Black Friday-Facts on America’s Infamous Shopping Day

1920s shopper

1920s shopper

20s shopper via Everett Collection/Shutterstock


Did you ever wonder how the term “Black Friday” came to describe the biggest retail shopping day of the year, the official start of the holiday gift buying season?  Well, if you have the courage to fight the unruly mob of bargain hunters this coming Friday, at least you’ll have some interesting facts to share with your fellow shoppers while standing in line.

So, after some extensive research on the “internets” here’s what I’ve discovered.  There are actually many stories attributed to the name and the tradition.

•It is rumored that when accountants used to keep manual ledgers, the figures would show in red for may retailers due to poor profits.  But once the shopping season started right after Thanksgiving, they started making money, hence the profits would be in the “Black”.

•Macy’s actually started the tradition of the shopping season right after Thanksgiving. In 1924 they held their first Thanksgiving Day Parade, which was essentially an advertisement to shop at, where else, but Macy’s.

•Supposedly in the  1950s factory workers referred to the day after Thanksgiving as “Black Friday”  because so many people called in sick.  Though not sure if that was because they were shopping or just hungover!

•During the Great Depression retailers begged Franklin D. Roosevelt to move Thanksgiving to an earlier date so encourage earlier shopping and a longer buying season.  So two Thanksgivings were observed, the second one was know as “Franksgiving.”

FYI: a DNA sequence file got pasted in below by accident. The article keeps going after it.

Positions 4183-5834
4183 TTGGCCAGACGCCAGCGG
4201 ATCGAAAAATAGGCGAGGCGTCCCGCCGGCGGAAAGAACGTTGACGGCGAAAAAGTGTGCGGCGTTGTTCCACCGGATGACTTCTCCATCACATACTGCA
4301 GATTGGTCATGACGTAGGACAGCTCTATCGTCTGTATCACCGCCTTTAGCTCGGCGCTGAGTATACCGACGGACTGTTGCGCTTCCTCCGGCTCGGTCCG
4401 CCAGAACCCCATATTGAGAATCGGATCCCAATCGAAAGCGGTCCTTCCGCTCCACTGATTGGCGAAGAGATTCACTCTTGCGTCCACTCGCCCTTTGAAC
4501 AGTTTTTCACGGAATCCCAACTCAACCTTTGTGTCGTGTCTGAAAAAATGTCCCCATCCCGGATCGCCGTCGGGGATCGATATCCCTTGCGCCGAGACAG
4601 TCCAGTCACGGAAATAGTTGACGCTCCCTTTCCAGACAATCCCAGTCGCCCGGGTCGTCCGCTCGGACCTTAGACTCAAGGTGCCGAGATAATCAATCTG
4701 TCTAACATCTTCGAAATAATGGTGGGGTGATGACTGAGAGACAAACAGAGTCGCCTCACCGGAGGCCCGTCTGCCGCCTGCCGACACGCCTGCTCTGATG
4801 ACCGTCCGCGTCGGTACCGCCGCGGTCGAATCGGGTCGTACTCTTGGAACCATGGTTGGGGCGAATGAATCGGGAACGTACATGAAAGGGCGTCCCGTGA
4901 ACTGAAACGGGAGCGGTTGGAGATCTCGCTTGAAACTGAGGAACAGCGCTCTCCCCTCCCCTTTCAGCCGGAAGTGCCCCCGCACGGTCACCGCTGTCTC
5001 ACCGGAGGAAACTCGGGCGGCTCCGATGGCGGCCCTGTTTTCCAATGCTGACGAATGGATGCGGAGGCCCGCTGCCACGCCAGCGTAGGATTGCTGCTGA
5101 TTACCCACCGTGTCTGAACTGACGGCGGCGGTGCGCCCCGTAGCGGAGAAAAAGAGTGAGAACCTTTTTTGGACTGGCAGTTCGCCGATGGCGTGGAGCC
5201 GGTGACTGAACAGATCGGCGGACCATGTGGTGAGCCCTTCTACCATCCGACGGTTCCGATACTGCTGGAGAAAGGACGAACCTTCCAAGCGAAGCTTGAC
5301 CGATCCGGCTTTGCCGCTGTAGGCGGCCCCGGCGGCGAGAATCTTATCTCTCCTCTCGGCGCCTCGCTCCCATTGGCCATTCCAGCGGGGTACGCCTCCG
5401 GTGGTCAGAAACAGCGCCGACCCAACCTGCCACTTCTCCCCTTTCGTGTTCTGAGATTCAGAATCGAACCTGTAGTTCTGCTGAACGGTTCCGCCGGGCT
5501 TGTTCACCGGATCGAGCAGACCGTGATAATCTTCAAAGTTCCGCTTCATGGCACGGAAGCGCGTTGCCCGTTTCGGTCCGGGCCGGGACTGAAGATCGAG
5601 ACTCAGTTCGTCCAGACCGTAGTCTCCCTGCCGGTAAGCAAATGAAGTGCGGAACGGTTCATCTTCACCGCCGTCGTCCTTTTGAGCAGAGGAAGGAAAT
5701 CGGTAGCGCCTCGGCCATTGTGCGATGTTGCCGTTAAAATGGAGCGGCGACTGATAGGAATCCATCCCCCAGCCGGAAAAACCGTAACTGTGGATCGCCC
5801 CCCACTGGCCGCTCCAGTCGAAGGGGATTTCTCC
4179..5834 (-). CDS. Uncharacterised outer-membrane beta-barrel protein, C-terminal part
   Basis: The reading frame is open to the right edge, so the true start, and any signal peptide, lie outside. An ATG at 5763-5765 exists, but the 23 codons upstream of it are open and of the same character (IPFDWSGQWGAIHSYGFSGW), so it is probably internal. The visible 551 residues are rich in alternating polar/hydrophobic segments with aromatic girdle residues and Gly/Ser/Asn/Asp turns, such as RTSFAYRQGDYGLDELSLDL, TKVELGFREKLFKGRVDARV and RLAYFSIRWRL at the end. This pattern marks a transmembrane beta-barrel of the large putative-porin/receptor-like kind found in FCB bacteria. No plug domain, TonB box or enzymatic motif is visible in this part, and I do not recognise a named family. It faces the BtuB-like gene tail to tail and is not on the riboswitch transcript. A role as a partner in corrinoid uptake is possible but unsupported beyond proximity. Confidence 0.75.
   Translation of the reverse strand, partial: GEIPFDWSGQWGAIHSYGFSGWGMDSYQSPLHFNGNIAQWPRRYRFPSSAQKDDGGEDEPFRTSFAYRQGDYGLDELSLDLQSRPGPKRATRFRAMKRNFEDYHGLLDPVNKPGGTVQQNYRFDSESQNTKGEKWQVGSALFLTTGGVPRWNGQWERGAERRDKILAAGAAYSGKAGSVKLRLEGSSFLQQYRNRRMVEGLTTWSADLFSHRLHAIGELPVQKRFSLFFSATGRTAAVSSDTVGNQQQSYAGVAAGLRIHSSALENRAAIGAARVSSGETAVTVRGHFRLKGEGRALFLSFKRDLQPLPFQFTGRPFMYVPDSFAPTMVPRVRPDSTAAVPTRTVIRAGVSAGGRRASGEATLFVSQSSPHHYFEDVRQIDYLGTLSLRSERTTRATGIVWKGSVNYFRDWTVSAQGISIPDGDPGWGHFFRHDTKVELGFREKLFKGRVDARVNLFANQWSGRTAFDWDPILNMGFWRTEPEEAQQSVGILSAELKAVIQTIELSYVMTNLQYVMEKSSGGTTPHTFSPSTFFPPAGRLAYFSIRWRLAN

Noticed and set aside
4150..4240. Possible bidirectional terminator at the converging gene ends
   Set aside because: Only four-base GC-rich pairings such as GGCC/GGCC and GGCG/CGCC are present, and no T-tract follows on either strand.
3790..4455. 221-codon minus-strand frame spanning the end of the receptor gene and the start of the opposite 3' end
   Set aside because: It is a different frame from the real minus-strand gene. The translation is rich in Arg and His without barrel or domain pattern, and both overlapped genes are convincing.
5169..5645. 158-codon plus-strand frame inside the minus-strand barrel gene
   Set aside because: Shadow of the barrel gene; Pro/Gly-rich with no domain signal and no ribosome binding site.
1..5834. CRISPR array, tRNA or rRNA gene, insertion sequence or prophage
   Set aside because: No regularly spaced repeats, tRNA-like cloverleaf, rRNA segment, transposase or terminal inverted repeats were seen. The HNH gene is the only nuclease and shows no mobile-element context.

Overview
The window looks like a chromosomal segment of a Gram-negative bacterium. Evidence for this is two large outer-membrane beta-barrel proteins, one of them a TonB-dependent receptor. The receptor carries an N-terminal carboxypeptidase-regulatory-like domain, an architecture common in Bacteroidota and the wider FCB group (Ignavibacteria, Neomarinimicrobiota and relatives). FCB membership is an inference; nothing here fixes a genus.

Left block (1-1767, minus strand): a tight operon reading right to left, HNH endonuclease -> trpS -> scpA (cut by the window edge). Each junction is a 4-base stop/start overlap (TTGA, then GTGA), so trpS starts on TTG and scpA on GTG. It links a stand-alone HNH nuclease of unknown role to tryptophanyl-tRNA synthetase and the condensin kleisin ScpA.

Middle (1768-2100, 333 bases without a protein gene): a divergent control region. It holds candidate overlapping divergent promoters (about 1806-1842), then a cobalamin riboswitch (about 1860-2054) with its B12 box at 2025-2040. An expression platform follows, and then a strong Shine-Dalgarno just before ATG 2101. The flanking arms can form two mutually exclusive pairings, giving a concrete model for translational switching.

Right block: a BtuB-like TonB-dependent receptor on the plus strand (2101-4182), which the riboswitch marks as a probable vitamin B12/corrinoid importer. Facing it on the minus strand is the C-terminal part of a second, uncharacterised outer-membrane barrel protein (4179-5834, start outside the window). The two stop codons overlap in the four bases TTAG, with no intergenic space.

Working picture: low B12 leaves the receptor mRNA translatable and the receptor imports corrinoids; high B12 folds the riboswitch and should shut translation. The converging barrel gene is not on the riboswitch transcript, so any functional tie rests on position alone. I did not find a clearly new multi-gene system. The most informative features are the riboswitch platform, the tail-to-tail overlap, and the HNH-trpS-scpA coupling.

•Originally “Black Friday” was the term used to describe the day in 1869 when falling gold prices caused a stock market panic.

• In the 1960s the police, cab and bus drivers in Philadelphia started to refer to the day  as “Black Friday” because of all the trouble they had with traffic jams because of the mobs of holiday shoppers.

• “Black Friday” also shares the same date as “Buy Nothing Day”, the international day of protest against over consumerism.

And here are some disturbing facts  about the former that makes me think the latter day is a better one to celebrate. Visit this article in NY Magazine to read more.

• 1998 a Michigan woman attacked a saleswoman because she rolled her eyes at her.

•2000 two women in Mississippi fought over a 39.95 scooter at a Walmart.

•2005 several people were trampled in big box stores.

•2006 nine people injured in California when mall drops gift certificates from ceiling.

•2008 Walmart employee is trampled to death.

All shopped out

All shopped out

So, I don’t know about you, but I think I’m going to avoid the whole shopping nightmare on Friday.  There is nothing I need to buy badly enough to put myself through that much stress and possible risk of injury. Not to mention it just plain saddens me to see how some people will behave toward others just to save a few bucks.   It should be a season for celebrating love and kindness for all and gratefulness for what you have instead of the holiday greed fest it is starting to become for many.   So, yeah, I’m going to be doing something fun instead!

Have a happy, healthy Thanksgiving:)


By | 2014-11-10T13:59:14-04:00 November 26th, 2013|Events|1 Comment

About the Author:

Hi, I'm Theresa, owner and chief classy dame at the Blue Velvet Vintage online boutique. Lover of mid century fashion and home decor, classic films, Old Hollywood, pretty dresses, red lipstick, swing dancing and retro culture in general. Between my ecommere site and vintage style blog my mission is to revive the eras of classy dressing and inspire women to add more glamour to their lives! So don't be shy! I love to hear from others who share my appreciation of the styles of the past.

One Comment

  1. Avatar
    Maura F. December 9, 2013 at 1:03 pm

    So sad that people do this. I know this year was a mess too. Glad I did all my Christmas shopping online!

Comments are closed.